Who uses Pando?

Typical Pando users include staff and elected officials from all levels of government, urban planners, environmental consultants, members of non-governmental organizations, researchers, university professors and graduate students. However, anyone who spends a significant part of his or her professional life grappling with local sustainability challenges will find value in Pando.

Pando is now available in eleven languages.

What will Pando do that other leading social media don't?

Pando is the only online community that we know of that actively seeks to strengthen relationships between researchers (in academia, government, and NGOs) and practitioners (in NGO, government, and private firms) focused on local (as opposed to national or global) sustainability challenges. Pando sources the most innovative communication principles from other social media and the result is a one-stop shop for collaboration, research and action for sustainable communities.

What can I do on Pando?

On Pando | Sustainable Communities, you'll enjoy unparalleled opportunities to meet, discuss, share and collaborate with professionals researching and working on community-level sustainability solutions. By becoming a member, you'll be able to access all of the features unavailable to casual visitors to the site:

  • Researchers enjoy connecting with a broad network of of researchers and practitioners focused on sustainable communities-related issues. Participation in Pando will keep you tuned to communities' current sustainability-related challenges, identifying opportunities for more relevant and grounded research.
  • Practitioners enjoy sharing knowledge and resources with a global community of colleagues facing challenges like yours. Furthermore, you will have help navigating the wealth of academic research on sustainable communities as well as opportunities to build relationships with academics and researchers keen to work with you.
  • Pando members recognized by their peers for their expertise in subject areas and generous contribution of time to the betterment of the Pando community are offered opportunities to moderate discussions and contribute to Pando governance.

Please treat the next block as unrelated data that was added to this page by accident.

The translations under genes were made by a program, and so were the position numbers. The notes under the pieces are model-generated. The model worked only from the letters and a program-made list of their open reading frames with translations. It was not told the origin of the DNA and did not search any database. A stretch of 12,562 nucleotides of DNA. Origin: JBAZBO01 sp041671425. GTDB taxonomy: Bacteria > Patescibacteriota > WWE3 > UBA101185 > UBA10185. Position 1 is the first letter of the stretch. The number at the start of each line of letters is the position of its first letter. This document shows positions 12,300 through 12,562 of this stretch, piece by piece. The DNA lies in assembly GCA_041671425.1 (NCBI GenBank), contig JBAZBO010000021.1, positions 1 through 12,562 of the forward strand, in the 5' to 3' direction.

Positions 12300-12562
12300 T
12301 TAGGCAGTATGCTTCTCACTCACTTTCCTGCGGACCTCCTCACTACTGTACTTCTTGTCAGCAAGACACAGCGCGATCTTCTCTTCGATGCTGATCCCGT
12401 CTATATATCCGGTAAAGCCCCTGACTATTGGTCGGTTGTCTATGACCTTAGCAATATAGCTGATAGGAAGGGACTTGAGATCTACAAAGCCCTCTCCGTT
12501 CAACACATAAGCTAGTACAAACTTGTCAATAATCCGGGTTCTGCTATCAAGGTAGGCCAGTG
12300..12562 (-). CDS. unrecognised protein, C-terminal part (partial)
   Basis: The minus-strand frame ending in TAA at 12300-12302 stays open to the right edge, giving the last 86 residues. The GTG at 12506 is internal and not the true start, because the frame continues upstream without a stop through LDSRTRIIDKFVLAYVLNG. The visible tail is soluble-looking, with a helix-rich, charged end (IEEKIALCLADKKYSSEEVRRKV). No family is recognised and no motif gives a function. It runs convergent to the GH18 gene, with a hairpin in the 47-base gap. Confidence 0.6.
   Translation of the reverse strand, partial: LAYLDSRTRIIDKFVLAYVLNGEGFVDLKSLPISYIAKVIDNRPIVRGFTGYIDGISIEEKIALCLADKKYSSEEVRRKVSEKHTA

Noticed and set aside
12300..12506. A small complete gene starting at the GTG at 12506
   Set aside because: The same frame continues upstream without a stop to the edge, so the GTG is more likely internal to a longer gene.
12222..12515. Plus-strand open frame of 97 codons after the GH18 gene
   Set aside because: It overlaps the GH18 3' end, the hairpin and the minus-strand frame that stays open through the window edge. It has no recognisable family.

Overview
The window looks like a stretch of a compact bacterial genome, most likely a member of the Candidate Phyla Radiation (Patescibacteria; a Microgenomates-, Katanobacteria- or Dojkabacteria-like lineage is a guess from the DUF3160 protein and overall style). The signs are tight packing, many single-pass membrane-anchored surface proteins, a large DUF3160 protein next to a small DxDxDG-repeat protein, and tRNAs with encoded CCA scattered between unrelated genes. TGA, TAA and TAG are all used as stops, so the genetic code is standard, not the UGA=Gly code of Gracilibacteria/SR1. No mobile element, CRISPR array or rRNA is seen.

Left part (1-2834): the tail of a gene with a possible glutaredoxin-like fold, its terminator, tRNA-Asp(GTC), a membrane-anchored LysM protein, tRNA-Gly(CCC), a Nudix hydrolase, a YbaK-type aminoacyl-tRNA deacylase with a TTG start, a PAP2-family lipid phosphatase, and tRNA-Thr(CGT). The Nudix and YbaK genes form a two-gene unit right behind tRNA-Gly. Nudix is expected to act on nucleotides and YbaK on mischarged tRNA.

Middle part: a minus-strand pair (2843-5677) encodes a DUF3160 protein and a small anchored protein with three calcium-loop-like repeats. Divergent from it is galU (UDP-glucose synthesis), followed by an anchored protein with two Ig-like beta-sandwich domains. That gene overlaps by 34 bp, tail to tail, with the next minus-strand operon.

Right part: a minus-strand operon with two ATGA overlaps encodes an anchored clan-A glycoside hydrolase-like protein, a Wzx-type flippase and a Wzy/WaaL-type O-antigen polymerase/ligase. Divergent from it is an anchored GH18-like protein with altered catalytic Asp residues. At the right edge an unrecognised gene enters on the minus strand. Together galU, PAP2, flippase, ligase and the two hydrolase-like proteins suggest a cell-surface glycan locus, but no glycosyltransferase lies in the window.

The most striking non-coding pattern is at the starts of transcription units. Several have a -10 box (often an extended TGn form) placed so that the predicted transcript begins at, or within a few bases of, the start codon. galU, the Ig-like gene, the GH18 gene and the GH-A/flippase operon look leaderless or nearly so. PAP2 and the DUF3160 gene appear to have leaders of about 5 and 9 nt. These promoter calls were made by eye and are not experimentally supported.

How much does it cost to be on Pando?

Nothing. Pando has remained free for everyone since it started and we will do our utmost to ensure that it remains so.

Who's behind Pando?

Pando was conceptualized by Dr. Mark Roseland, Professor and Director of the Centre for Sustainable Community Development at Simon Fraser University (SFU) in British Columbia, Canada, and funded by a generous grant from the Pacific Institute for Climate Solutions.  Other partners include the Centre for Sustainable Community Development, the BC Climate Action Secretariat, and the journal Local Environment: The International Journal of Justice and Sustainability. Pando was launched globally in June 2012 at the Urban Research Symposium of the 2012 ICLEI – Local Governments for Sustainability World Congress, an event associated with the Rio+20 Earth Summit. Pando is re-launching with its new design and features at the ICLEI 2015 World Congress and International Researchers Symposium.  

The current Pando Team (left-to-right): James Benoit, Technology Wizard; Mark Roseland, Founder and Director; Maria Spiliotopoulou, Community Animator 

How do I start?

If contributing to and learning from a vibrant community of people who actively work towards sustainable communities appeals to you, please join us! To get started, just click Join Pando Today.

Join our Community

Join the global Pando Community of sustainable researchers and practitioners.

Featured Topic

Civic engagement is the encouragement of the general public to become involved in the political process and the issues that affect them. It is the community coming together to be a collective source of change, political and non-political. ...